Technology is changing constantly and in the future credit cards may also become obsolete, with many companies working on biometric payment technology. In 2005, passports and visas incorporated biometric information, such as the fingerprint, followed five years later by facial recognition. Geyce is the Spanish company in charge of these modifications. Its technology director Joan Vilasseca says that, although new techniques have evolved, he doubts people will accept biometric payment until a public institution promises to keep client information safe.
Protecting individual privacy will be one of the major concerns when cash disappears
One advantage of biometrics is it eliminates the use of a password to authenticate the user. Vilasseca says that some banks are already using facial information to identify clients. “If a VIP goes into a bank office, the cameras will recognize him and the director will receive a notification on his computer,” he says. The next step is to introduce this technology into cash machine cameras to detect criminals who are trying to make transactions with stolen cards.
Vilasseca believes that cash will soon disappear as biometric methods have already become widespread in our society. Other specialists in digital payment, such as Honzawa, do not believe that the transition will happen so fast. However, Honzawa predicts the abolition of small coins and big notes because “the value of one, two and five coins is useless with the fluctuations of inflation and big bills facilitate tax fraud and fiscal evasion.”
The fight against fraud
But whether digitization comes from implementing biometrics in payment or using credit cards instead of paper notes, one thing is certain: in the future every transaction will be registered. And this will mean a reduction in the shadow economy, which has proved a big problem in Spain. As Xavier Cuadras explains, “If you can’t pay the plumber with paper money and you have to pay with credit card, you won’t be able to pay him without adding taxes.”
Large-scale criminal activity could also be reduced but for this to happen Oliveras says “every currency would have to disappear. “Because if the euro disappears but the dollar is still paper money, fraud could continue,” Oliveras adds. “You would only have to change currency.”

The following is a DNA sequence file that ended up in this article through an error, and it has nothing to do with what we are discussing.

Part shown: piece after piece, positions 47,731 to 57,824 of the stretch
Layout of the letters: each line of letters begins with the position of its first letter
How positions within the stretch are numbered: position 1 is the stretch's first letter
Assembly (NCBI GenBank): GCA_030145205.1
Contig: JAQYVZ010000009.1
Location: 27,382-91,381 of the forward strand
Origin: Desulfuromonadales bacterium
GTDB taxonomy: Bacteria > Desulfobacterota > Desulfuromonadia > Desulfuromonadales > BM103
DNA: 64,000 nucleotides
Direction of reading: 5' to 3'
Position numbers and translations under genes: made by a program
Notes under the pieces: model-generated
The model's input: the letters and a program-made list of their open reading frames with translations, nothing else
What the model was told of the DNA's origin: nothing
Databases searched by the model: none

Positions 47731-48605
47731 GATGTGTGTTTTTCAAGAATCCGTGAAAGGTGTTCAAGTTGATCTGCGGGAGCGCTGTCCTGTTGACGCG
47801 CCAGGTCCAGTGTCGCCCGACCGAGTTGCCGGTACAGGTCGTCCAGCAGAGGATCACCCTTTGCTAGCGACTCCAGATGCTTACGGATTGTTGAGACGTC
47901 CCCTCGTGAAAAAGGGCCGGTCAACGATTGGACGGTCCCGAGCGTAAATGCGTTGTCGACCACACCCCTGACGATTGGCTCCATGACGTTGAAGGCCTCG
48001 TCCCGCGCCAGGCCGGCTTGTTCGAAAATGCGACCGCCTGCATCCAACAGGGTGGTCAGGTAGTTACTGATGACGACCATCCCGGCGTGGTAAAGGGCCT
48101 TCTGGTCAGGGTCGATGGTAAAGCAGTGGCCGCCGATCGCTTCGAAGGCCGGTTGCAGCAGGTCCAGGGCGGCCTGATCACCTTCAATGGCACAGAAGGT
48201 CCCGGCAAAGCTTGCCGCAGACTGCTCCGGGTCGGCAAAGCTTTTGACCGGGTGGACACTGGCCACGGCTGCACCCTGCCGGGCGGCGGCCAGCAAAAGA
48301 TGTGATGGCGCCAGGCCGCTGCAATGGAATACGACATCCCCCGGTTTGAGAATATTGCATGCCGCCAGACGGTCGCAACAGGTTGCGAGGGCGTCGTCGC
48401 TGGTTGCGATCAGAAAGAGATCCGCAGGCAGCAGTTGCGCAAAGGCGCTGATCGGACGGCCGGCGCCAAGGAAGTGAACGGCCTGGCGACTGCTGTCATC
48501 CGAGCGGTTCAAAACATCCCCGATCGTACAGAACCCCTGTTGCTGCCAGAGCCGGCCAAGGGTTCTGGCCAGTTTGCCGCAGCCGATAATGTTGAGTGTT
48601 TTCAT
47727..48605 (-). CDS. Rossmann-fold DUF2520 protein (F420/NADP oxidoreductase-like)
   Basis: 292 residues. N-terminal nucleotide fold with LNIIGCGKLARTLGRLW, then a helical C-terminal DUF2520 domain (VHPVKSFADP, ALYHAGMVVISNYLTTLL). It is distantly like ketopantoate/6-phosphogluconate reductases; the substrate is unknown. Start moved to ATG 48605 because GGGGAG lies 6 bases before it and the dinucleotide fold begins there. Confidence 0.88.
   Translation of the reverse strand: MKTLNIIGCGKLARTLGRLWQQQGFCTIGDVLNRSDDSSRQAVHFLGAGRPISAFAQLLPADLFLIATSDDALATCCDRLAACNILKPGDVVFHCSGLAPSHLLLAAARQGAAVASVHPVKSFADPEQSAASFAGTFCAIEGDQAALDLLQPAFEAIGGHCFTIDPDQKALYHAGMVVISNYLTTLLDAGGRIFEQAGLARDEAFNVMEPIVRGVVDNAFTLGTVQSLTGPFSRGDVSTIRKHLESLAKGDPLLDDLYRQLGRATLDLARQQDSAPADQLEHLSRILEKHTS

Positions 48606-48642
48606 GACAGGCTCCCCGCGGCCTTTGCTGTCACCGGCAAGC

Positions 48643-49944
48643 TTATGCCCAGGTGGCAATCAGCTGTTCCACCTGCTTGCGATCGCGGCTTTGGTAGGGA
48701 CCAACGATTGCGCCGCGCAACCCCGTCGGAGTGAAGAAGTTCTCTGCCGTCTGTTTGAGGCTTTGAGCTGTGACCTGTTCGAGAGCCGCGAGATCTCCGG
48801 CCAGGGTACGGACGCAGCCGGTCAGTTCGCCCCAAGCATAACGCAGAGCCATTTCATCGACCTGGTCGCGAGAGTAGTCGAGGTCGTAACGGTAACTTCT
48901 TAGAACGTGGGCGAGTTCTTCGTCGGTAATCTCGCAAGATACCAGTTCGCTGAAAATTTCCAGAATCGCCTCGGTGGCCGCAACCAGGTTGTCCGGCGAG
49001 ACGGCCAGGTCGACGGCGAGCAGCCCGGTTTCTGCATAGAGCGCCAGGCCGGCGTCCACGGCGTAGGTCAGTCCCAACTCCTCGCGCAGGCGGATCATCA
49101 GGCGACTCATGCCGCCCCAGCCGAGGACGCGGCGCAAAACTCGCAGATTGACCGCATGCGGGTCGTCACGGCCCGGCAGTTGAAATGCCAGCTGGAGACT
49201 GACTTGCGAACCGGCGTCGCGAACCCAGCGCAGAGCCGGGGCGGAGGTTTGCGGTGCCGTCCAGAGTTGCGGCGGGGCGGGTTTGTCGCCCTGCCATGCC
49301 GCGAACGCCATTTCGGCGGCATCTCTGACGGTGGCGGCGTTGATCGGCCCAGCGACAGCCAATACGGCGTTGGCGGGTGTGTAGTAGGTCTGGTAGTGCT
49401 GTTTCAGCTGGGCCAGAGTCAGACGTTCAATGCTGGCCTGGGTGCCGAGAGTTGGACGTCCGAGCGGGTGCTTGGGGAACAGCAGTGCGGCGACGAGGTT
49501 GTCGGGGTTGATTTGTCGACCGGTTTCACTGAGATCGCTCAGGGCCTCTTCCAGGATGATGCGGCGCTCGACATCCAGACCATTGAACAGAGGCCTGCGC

All of this would be possible because somebody would have information on every economic transaction that we make. But the question is who?
Loss of privacy
If governments decide to eliminate cash, they would have to make sure that everyone has access to the technology that allows cash-free payment. That is what Antonieta Fernández, professor in administrative law at the Universitat Pompeu Fabra and advisor in the Grama project, believes. “The law should guarantee that transactions are possible and that there is universal access to the means,” Fernández adds.
This could be done in two different ways. The first is that the Central Bank of each country allows citizens to deposit money in a state-regulated account. That would restrict the power of commercial banks and only the state would have access to our private information, like the economic transactions we make. However, this would need massive investment from governments, as they would have to create a new financial network from scratch.
Another option is that citizens continue to deposit money in commercial banks. But to do this in the digital era would give banks a lot of power, as they would control all the associated data. “It is not necessary that in a sector of activity there is a public body, as long as the rules of the game are set by a public regulator,” says Fernández. “For example, calling 112 is free. That is because it is an obligation of public service.”
Protecting individual privacy will be one of the major concerns when cash disappears, something that every expert we spoke to agrees will happen one day. What they don’t agree on, is when this will happen. Some experts believe that this will be a progressive change that could last a couple of generations; others are confident that the transition will only take a few years. However, everything points to the fact that cash has an expiration date.